7 Habits and Indie Filmmaking - 4. Think Win-Win

Updated: May 21

In this series, we consider how the 7 Habits of Highly Effective People by Stephen Covey relates to indie filmmakers. In this post, we discuss the "Think Win-Win" habit.


Every aspect of filmmaking hinges upon the "win-win" because the art and the business of filmmaking isn't just about you. Someone else has to feel like they have an opportunity to win if they are going to sign on for any part of your project. It's just the way the ego works. Even someone who donates their time, energy, or resources to be a part of your project is getting something out of it. If you understand this, you'll realize that your success is highly-dependent on the perceived benefit to others and you'll do everything in your power to find the "win-win" in everything that you do.


Let's break this concept down by taking a look at three of the major phases of a film project:


  • Financing

  • Production

  • Distribution


Financing


When seeking financing for your film, a successful pitch answers one simple question for potential financiers (no matter the size of the investment): What's in it for me? The answer to this question usually falls within the top three levels of Maslow's Hierarchy of Needs:


  • Self-actualization - Your film allows your investor to showcase or exercise their values and principles

  • Esteem - Your film allows your investor to be a part of an elite group or at least provides the perception of inclusion

  • Love/Belonging - Your film allows your investor to demonstrate a connection to a community whose story they wish to tell


By demonstrating how your project fits one or more of these needs, you are demonstrating a win-win scenario: Financing for you, fulfillment for them.


Production


Maslow's Hierarchy of Needs applies to casting for a project as well. In this case, it starts from close to the bottom:


  • Safety/Security - Actors in the indie film world often need each paycheck to keep them afloat. Every payday counts.

  • Love/Belonging - Actors will often do their best to support their friends in film and would even work for free so long as the effort doesn't preclude them from putting food on the table.

  • Esteem - The opportunity to be a part of a project destined for an awards ceremony is attractive to any actor. This is because they can share in the prestige and use it to market themselves.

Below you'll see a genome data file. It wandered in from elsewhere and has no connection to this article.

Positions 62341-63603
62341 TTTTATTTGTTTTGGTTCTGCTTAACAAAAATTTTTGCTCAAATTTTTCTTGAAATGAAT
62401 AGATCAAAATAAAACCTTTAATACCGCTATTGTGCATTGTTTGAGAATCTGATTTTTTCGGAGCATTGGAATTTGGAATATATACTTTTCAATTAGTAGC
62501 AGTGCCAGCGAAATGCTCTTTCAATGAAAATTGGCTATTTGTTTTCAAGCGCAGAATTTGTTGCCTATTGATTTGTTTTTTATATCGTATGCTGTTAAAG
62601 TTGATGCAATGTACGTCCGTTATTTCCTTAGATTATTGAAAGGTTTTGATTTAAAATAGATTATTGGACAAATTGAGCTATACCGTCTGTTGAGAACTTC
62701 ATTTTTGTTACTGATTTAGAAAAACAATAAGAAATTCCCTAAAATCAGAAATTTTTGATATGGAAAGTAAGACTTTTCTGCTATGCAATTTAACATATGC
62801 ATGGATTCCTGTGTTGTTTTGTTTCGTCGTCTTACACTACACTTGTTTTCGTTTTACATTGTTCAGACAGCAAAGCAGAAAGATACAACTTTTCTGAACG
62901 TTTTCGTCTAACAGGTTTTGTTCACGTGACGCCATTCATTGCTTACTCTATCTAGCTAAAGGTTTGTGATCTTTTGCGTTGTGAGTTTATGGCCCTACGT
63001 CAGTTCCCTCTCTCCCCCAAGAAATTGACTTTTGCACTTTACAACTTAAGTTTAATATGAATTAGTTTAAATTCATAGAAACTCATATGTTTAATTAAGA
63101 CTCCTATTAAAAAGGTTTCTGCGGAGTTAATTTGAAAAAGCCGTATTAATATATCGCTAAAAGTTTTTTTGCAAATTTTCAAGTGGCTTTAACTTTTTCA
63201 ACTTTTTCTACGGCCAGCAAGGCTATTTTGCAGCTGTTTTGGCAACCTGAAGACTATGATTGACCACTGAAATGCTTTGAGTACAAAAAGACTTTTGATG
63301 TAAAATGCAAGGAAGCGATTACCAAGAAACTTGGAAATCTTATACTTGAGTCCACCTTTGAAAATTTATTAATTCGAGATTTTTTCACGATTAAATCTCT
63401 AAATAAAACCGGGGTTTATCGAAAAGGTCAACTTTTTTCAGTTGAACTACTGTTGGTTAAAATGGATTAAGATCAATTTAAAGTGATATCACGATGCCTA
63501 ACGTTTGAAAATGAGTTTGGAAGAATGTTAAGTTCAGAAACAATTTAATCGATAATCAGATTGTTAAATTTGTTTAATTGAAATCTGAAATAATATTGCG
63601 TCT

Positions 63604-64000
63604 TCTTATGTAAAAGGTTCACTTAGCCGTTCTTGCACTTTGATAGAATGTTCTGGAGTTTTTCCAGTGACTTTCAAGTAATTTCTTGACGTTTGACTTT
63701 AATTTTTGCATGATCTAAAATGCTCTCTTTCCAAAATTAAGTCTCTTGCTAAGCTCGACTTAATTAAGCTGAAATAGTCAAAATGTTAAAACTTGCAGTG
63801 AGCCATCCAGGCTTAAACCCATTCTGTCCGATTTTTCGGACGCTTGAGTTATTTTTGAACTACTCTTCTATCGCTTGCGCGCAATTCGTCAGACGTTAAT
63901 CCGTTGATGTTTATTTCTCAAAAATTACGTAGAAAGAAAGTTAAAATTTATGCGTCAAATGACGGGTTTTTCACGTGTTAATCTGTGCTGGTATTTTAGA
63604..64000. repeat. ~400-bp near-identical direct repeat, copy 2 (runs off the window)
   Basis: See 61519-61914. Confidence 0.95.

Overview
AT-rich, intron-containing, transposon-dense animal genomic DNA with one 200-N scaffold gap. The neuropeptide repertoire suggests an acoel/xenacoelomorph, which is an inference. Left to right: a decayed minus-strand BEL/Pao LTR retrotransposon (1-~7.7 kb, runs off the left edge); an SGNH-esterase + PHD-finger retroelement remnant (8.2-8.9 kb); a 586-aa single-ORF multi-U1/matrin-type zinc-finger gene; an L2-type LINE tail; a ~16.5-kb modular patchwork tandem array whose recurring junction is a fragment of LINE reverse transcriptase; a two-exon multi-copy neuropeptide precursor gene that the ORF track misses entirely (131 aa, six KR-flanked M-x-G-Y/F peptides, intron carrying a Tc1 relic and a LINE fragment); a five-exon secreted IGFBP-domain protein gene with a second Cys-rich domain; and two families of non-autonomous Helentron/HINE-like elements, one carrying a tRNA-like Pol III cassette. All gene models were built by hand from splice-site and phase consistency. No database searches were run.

• Self-actualization - This need is demonstrated by an actor's desire to push the limits of their acting prowess through an immersion into the character for which they are cast.


If you cast your film with these needs in mind, understanding where each cast member can be fulfilled, you can create an environment built on mutual success. With that said, we advise never to cast based on a need for a paycheck alone. This goes against our first principle of "No mercenaries". It's ok to be in it for the money, but you have to bring something else to the table as well.


Distribution


Distributors are looking for a number of things in projects they are considering for their slate. It may come as a shock to you that you and your passion for your film are not on the list but it's the bitter truth in the business of film. When it comes to wooing a distributor, you once again have to think win-win. You have to ask yourself: What's in it for them? Well, here is what distributors are looking for:


  • Intellectual Property (IP) - IP acquired at little cost allows a distributor to increase their long-term earning potential while increasing the possibility of hitting a home-run with a single success.

  • Niche Content - Content targeted to specific audiences that a distributor currently specializes in (or seeks to attract) helps to further promote or expand the distributor's brand.

  • Branded Content - Content that has a clearly-recognizable and exploitable brand provides a higher probability of market penetration and targeted sources of potential revenue.


Distribution is the business end of filmmaking. Distributors need to clearly see how your film can affect their bottom line.


As you can see, the "win-win" principle is clear and ever-present in the life of a filmmaker. It's one to always keep in the forefront of your mind as it will help your forge mutual paths to success with your financiers, collaborators, and distributors.


As always,


Be Better. Be Creative. Be Engaged.

If you're looking for someone to help you on your creative journey, feel free to reach out to us. We'd love to work with you!

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